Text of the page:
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Attempts to toughen RF criminal code continue

August 22, 2012, 15:06 UTC+3
1 pages in this article

Leader of the Officers of Russia organisation Anton Tsvetkov has turned to RF President Vladimir Putin with a request to transfer from the RF Code of Administrative Offences to the RF Criminal Code the articles on disobeying police. This initiative has already evoked criticism of the opposition, and experts said that they see in this the authorities’ reaction to the intensifying activity of citizens. Attempts to toughen the Criminal Code are becoming the political fashion, media report.

It is said in Tsvetkov’s appeal that “the outrageous practice of some citizens’ disobedience to legal demands of the police in the so-called unauthorised mass events is exacerbating,” RBC Daily reports. In this connection he proposed to factually transfer the administrative article on disobeying to the lawful demands of the police to the RF Criminal Code, despite the fact that the Criminal Code already has a similar article. Tsvetkov said that citizens who disobey policemen should be punished by a fine of up to 1 million roubles or imprisonment for up to six months. This proposal has evoked a wave of criticism of people of very different views.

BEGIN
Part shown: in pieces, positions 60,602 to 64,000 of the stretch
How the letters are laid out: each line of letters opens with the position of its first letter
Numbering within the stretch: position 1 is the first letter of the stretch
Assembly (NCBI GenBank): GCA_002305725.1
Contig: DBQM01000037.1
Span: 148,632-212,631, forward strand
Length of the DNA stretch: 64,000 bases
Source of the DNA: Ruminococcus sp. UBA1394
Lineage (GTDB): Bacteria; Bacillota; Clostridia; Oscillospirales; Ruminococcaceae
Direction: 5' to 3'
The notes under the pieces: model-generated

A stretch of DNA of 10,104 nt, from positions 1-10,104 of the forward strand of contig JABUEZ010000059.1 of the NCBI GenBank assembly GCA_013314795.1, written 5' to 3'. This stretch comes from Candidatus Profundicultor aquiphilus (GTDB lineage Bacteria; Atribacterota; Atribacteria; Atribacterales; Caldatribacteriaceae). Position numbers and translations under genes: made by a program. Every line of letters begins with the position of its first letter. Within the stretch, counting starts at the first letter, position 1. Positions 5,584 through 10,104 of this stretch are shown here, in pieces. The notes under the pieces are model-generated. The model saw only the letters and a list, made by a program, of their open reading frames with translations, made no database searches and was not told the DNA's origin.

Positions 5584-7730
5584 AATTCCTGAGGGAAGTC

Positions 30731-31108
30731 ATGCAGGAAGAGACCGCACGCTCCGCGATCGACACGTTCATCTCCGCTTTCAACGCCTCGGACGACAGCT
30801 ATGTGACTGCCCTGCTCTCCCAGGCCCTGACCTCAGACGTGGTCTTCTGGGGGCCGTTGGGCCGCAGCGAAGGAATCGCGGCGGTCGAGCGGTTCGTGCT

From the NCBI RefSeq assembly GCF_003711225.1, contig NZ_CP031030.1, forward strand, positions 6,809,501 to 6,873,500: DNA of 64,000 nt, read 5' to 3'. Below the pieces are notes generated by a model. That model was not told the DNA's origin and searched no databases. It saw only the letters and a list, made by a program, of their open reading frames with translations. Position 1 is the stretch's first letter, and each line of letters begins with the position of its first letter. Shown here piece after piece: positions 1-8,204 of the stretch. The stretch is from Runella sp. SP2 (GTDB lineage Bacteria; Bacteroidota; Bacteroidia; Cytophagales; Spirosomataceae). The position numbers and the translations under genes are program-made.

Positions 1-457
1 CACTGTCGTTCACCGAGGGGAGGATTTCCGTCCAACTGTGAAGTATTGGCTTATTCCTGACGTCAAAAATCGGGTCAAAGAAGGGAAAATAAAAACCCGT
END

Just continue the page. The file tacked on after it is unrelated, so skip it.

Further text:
An RBC Daily source in the RF presidential administration pledged that the proposal of Tsvetkov is his personal initiative. The Kremlin so far is not ready to give a clear answer whether it is necessary to introduce criminal liability for disobeying law enforcers. “The question is debatable. It is necessary to study the Criminal Code and the public mood,” the source explained, did not excluding any scenarios.

Deputy Director of the Centre for Political Technologies Alexei Makarkin places the “appeal of the officers” on a par with the proposals to classify the media as “foreign agents” and put to trial for criticizing referees.

Leader of the Left Front movement Sergei Udaltsov, quoted by Nezavisimaya Gazeta, called Tsvetkov’s idea “a wild, uncivilised initiative: we already know how Article 19.3 of the Code of Administrative Offences is applied in the country – it’s a perfect tool to deal with dissidents. Today, the authorities so broadly interpret disobeying police that almost any action can fall under this notion.”

Members of the State Duma lower house of parliament are not ready for the implementation of the initiative of Officers of Russia – at least until it is approved by the RF president to whom Tsvetkov appealed, the newspaper notes. Chairman of the State Duma Committee on Civil, Criminal, Arbitration and Procedural Legislation Pavel Krasheninnikov is confused by the legislative itch of various public figures: “We are trying to solve all the problems through the Criminal Code. It is not the best tool, in fact, it is a scalpel. And if we start to solve all problems with a scalpel, no good will come of it.”

 

 

 

 

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